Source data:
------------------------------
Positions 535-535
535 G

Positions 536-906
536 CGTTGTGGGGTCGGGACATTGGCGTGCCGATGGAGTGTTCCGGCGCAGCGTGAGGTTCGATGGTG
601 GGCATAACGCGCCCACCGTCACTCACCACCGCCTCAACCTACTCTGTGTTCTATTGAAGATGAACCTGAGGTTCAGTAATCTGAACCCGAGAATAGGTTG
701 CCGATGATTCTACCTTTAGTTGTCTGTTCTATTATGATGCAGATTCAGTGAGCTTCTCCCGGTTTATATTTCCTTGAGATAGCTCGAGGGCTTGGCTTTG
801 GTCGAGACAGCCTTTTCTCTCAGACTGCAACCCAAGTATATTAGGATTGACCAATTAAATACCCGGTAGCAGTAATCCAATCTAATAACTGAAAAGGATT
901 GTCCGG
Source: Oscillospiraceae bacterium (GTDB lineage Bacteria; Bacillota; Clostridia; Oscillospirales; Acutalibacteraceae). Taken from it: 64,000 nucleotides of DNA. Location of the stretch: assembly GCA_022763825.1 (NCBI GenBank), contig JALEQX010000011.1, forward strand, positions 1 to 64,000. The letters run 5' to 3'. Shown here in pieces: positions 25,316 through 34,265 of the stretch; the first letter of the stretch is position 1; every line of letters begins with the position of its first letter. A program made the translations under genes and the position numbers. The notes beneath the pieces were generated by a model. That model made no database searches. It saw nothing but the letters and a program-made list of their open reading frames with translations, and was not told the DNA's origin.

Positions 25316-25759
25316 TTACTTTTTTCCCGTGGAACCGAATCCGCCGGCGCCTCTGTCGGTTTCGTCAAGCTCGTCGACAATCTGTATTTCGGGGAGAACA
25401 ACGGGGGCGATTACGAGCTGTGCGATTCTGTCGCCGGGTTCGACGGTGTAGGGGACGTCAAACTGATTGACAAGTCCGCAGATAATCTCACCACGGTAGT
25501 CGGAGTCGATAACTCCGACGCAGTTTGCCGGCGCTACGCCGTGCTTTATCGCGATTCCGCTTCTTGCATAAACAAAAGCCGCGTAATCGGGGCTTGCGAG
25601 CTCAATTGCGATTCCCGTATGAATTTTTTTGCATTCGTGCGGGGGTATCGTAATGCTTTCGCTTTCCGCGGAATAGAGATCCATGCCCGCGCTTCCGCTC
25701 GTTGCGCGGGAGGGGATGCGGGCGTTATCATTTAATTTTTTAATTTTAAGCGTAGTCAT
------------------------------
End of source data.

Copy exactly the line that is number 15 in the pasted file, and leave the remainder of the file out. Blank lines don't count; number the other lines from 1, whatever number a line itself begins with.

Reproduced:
25701 GTTGCGCGGGAGGGGATGCGGGCGTTATCATTTAATTTTTTAATTTTAAGCGTAGTCAT